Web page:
Warning: spoilers for Game of Thrones are all over this!
There are a lot of mysteries we still have to solve in Game of Thrones, and we only have one season left to do it. There's only five more hours (give or take a few minutes) left of the entire series, and we're still trying to figure out all things surrounding the Night King. Like, is he going after someone specifically? How are our heroes supposed to kill him when they don't even know what he wants? And the biggest question of all: who is the Night King?
Obviously fans have some ideas on the Night King's identity, and the most popular theory is that he's actually Bran Stark, with his mind trapped in the body of the First Man who is kidnapped by the Children of the Forest and turned into the Night King. Though the theory is depressingly dismal enough to happen in the world of Game of Thrones, actor Isaac Hempstead Wright has been pretty convincing denying that particular theory. But even if the Night King isn't that particular Stark (still a hard maybe), that doesn't mean he isn't a Stark at all. We've talked about why the Night King may be a Targaryen, but here are some clues that point to him having begun his life as a Stark.
He Was a First Man Captured by Children of the Forest
This is the most important clue there is to the identity of the Night King. In season six, the Three-Eyed Raven shows Bran the creation of the Night King. The Children have a First Man (played by the actor who portrays the Night King) tied up to a weirwood tree at the center of the spiral pattern, where they stab him with a dragonglass dagger, thus turning him into the first White Walker, who would later be the King. The White Walkers — properly known as the Others — emerged from the far north during the Long Night, a decades-long night that fell upon Westeros about 8,000 years ago (before the Targaryens came to Westeros after the Doom of Valyria).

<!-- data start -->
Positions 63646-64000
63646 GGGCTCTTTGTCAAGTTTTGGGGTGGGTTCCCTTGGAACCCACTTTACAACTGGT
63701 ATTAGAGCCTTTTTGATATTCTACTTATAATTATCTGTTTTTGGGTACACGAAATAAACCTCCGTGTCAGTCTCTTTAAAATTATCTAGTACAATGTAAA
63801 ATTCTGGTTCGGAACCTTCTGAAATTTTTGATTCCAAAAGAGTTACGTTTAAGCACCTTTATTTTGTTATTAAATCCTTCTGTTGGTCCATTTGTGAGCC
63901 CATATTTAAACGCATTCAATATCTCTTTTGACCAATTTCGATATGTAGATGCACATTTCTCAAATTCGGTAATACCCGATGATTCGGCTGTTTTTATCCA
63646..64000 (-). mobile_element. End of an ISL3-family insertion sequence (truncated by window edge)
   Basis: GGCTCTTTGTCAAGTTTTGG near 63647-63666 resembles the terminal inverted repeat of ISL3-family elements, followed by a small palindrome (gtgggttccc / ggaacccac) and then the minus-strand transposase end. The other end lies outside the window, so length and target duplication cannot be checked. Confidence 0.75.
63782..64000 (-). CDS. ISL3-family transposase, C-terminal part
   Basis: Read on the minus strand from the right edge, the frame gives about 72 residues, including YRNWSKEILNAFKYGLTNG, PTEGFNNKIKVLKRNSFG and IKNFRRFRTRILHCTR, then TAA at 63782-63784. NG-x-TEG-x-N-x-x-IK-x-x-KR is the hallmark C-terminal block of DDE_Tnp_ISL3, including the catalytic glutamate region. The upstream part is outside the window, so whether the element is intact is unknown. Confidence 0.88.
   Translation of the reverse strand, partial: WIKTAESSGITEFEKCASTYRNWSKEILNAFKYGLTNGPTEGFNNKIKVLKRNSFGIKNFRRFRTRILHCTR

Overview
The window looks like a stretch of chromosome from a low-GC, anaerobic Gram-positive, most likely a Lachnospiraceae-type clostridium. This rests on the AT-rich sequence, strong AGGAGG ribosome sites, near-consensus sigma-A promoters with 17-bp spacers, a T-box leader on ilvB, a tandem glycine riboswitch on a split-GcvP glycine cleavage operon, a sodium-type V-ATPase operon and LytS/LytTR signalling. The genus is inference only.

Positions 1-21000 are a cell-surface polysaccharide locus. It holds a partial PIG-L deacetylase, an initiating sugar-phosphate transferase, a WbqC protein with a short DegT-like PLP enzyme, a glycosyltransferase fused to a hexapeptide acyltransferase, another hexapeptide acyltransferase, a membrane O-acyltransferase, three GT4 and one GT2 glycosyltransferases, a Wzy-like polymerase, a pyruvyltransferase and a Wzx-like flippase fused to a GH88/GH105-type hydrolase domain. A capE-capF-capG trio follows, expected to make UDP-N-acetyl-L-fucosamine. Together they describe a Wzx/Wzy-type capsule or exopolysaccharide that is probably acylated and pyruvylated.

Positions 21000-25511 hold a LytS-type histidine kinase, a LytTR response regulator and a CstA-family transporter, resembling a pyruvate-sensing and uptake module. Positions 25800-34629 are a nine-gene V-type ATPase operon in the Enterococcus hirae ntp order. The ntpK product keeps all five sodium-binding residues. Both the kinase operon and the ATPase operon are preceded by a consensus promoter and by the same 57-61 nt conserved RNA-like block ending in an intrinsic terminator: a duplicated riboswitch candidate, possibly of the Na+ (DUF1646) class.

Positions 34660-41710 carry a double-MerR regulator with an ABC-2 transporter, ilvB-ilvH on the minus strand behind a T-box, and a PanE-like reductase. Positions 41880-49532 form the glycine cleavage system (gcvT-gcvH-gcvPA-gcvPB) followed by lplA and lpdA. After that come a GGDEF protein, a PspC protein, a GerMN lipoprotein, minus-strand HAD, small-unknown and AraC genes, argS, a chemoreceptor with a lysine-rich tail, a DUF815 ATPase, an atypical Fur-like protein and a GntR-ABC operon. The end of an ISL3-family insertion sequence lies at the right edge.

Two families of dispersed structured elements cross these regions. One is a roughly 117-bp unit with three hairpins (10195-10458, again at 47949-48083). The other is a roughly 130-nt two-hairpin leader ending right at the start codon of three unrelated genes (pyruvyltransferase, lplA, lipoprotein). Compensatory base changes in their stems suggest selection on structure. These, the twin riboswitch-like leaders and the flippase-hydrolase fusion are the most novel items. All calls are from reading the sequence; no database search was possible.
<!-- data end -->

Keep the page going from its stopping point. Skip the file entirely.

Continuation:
It's well-known that the Starks are descendants of the First Men, so it's more than fair to to assume that the Night King was a Stark himself, or that the Starks are his descendants. It would definitely explain why he seems to have such strong connection to Bran and Jon, so much so that it seems like they're two of his main targets. This could also be explained by the theory that the First Man that joined forces with the Children to defeat the Others was actually Bran the Builder. He would go on to work with the Children to build the Wall along with Storm's End, Winterfell, and Hightower.
So, if one Stark — Bran the Builder — helped repel the Night King — another Stark — and his White Walkers and put magical protections into place to help defend against them (like the Wall), it would explain why the Night King is so hell-bent on getting those meddling Stark kids. He was betrayed by his own and wants to get some revenge!
His Starry Eyes Are Part of an Old North Legend
The discovery of the Night King's seven-pointed stars pupils led fans to the legend of Symeon Star-Eyes, a Stark knight from the A Song of Ice and Fire book series who is first mentioned by Bran (which has its own implications right there). Symeon lost both his eyes and replaced them with "star sapphires." If one of their own became the ultimate Other, it would explain why Brandon destroyed all mention of the Night King's name from history — the shame on House Stark would be immense. And again — it would explain why Bran and Jon have such a deep connection to the Night King, and why they feel such a sense of duty to take him down. He's one of their own, gone rogue!
The White Walker March Formation Looks Like the Stark Sigil
In season seven, when the Night King is leading is White Walker and wight army on their deathly march, we zoom out to see the army from overhead. And what sigil do they manage to make out? The Stark direwolf. It's hard to believe that the likeness is a coincidence.
So, is the Night King a Stark? Is he Bran? (Probably not.) Or is he just some poor unfortunate man who met the wrong end of an icy blade a bunch of years ago? Here's hoping we'll finally get an answer to the ultimate question by the end of season eight . . . or we'll have to wait for the prequel.